Serengeti National Park

The Serengeti National Park is a World Heritage Site teeming with wildlife: Over 2 million ungulates, 4000 lions, 1000 leopards, 550 cheetahs and around 500 bird species inhabit an area almost 15,000 square kilometres in size. Join us on safari and explore the endless Serengeti plains dotted with trees and kopjes from which the majestic lions rule their domain; marvel at the Great Migration or spot an elusive leopard in a riverine forest. Or see it all from a bird’s eye view and soar over the plains at sunrise during a hot air balloon safari. Overnight accommodation is available in every price range – with the nightly roar of lions thrown in for free.

The Serengeti lies in the north of the country, bordering Kenya’s Masai Mara Game Reserve to the north and the Ngorongoro Conservation Area to the south.

The Serengeti is a must-see for anyone wanting to go on safari, as the park, along with Kenya’s Maasai Mara, is the only protected area in Africa where you can see the annual migration of hundreds of thousands of zebras and over a million wildebeest. The park is not only home to over three million animals, but also offers different landscapes.

One million wildebeest… each driven by the same ancient rhythm, fulfilling their instinctive role in the inevitable cycle of life: a frenzied three-week period of territorial conquest and mating; survival of the fittest as 40km columns rush north through crocodile-infested waters on the annual exodus; replenishment of the species in a brief population explosion that produces more than 8,000 calves a day before the 1,000km pilgrimage begins again.

On a game drive in the popular southern plains, you will be overwhelmed by the never-ending flat seas of grass. Trees in this region are mostly found around the huge granite formations called kopjes. These kopjes are home to the athletic but lazy rock hyraxes as well as a variety of reptiles such as colourful agama lizards and snakes. The rocks are also the perfect resting place for lions, leopards and cheetahs. The cats seem to prefer the kopjes as they serve as a good vantage point for potential prey, but also provide much needed shade during the scorching heat of the African sun and shelter for their young. All kopjes have names, the best known being the Simba, Gol, Research and Moru kopjes.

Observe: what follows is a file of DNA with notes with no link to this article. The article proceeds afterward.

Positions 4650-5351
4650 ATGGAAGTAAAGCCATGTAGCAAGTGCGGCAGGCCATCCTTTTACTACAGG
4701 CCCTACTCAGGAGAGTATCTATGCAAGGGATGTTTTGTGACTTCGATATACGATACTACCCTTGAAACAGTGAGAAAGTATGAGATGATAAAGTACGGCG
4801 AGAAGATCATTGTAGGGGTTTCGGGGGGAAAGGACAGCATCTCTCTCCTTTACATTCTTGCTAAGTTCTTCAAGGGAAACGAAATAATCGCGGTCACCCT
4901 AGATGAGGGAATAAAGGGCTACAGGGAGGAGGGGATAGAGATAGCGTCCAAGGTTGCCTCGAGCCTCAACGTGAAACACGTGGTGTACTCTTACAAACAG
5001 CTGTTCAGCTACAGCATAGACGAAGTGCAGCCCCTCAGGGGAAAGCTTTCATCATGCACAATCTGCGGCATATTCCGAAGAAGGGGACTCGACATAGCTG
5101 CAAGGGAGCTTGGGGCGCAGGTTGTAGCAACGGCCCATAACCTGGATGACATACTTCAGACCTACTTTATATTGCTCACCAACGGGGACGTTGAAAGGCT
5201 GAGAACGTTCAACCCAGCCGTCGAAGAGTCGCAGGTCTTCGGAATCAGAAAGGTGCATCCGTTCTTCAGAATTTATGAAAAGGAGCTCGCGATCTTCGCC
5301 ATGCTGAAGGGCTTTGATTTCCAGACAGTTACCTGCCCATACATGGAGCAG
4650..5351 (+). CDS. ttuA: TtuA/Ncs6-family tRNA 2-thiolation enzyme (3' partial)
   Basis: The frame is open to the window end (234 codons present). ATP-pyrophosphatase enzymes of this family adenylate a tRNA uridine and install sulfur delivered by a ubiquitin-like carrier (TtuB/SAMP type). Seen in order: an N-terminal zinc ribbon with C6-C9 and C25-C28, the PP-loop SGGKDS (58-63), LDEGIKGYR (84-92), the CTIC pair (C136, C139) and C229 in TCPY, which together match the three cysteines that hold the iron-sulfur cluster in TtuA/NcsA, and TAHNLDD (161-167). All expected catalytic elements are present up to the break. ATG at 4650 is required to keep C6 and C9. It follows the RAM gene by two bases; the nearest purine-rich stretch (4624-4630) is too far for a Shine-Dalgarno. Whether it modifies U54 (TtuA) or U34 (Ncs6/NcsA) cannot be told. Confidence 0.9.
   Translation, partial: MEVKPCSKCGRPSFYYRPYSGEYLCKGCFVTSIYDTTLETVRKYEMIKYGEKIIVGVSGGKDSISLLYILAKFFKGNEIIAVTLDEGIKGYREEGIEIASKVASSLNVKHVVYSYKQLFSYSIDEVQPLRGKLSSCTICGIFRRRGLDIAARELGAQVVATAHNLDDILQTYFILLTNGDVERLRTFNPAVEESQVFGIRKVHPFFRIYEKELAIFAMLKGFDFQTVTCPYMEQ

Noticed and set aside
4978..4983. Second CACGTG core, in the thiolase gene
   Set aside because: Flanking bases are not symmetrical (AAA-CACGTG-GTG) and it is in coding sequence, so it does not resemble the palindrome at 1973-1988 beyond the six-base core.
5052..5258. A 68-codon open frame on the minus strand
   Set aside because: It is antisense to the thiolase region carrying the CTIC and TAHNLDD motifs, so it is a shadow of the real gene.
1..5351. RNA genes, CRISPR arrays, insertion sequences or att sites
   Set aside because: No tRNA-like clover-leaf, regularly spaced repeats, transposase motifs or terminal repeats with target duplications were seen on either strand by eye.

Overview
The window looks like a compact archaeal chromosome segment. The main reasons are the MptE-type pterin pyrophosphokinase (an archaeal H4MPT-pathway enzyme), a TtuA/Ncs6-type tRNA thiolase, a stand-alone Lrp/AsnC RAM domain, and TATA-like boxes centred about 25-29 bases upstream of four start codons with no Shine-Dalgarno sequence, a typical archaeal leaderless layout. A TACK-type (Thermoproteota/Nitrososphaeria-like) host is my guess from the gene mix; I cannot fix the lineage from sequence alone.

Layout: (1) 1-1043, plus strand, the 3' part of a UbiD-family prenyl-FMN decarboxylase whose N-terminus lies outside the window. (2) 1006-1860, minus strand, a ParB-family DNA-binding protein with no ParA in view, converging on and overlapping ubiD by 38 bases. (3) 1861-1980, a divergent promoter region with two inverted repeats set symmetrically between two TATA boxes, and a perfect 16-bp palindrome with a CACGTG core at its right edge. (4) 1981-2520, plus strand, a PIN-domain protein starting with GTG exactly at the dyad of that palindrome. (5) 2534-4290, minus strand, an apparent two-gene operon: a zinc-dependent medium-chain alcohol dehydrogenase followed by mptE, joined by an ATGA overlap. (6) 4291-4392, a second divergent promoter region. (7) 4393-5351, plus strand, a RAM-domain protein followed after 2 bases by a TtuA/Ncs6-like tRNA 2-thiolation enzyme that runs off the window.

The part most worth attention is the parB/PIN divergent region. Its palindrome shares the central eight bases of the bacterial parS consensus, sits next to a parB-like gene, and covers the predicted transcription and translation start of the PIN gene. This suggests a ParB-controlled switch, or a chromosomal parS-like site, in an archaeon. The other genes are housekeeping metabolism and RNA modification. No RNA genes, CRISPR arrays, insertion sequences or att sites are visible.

The Seronera Valley is the heart of the park, and here the vegetation changes to acacia-covered plains where lion and leopard sightings are frequent. The banks of the Seronera River are lined with lush palms, sausage trees and towering yellow fever acacias. The area around the river is home to a variety of bird species and large flocks of black-headed herons, marabou storks and various birds of prey. The Retina Hippo Pool is also located in the Seronera area. Here you can observe these gentle giants in their natural habitat.

Further towards the western corridor, the vegetation changes again. The area is predominantly swampy, forested savannah land known for its black cotton soil, which is impassable in the rainy season. The two major rivers in the area, the Grumeti and Mbalageti Rivers, both flow into Lake Victoria to the west. The Grumeti River is famous for its huge crocodiles that like to bask in the sun during the day, while the riverine forest in this area is home to the rare Patas monkeys.

The northern part of the park consists mainly of open forest areas, riverine forests and mountains. Here in the north flows the majestic Mara River, and it is this river in particular that all migratory animals fear to cross, as crocodiles up to 5 m in size lurk beneath the surface of the water. The northern part of the Serengeti is much less frequented by visitors, making it a great place for an intimate safari experience.

The Serengeti is home to one of nature’s greatest animal migrations. More than 1.5 million white-bearded wildebeest and 250,000 zebra take part in the 1000 km journey in search of greener pastures. On their way to the rich grazing grounds, they have to overcome the most dangerous obstacle on their journey: the Mara River, famous for its huge prehistoric reptiles, the crocodiles.
In addition to the annual migration, the Serengeti is also home to the “Big Five” – lion, elephant, buffalo, rhino and leopard – and it is claimed that the Serengeti has the highest lion population in the whole of Africa. Leopards are often spotted relaxing while large herds of elephant and buffalo graze in the savannah. Although the park is also home to very few black rhinos, they are rarely seen as they hide in the bushier areas of the park.

But it is not only mammals that are at home here, there are also over 500 species of birds, including ostriches, secretary birds, various species of vultures and eagles, Egyptian geese, black-headed herons, crowned cranes, Kori bustards and many more that can be found in the Serengeti National Park.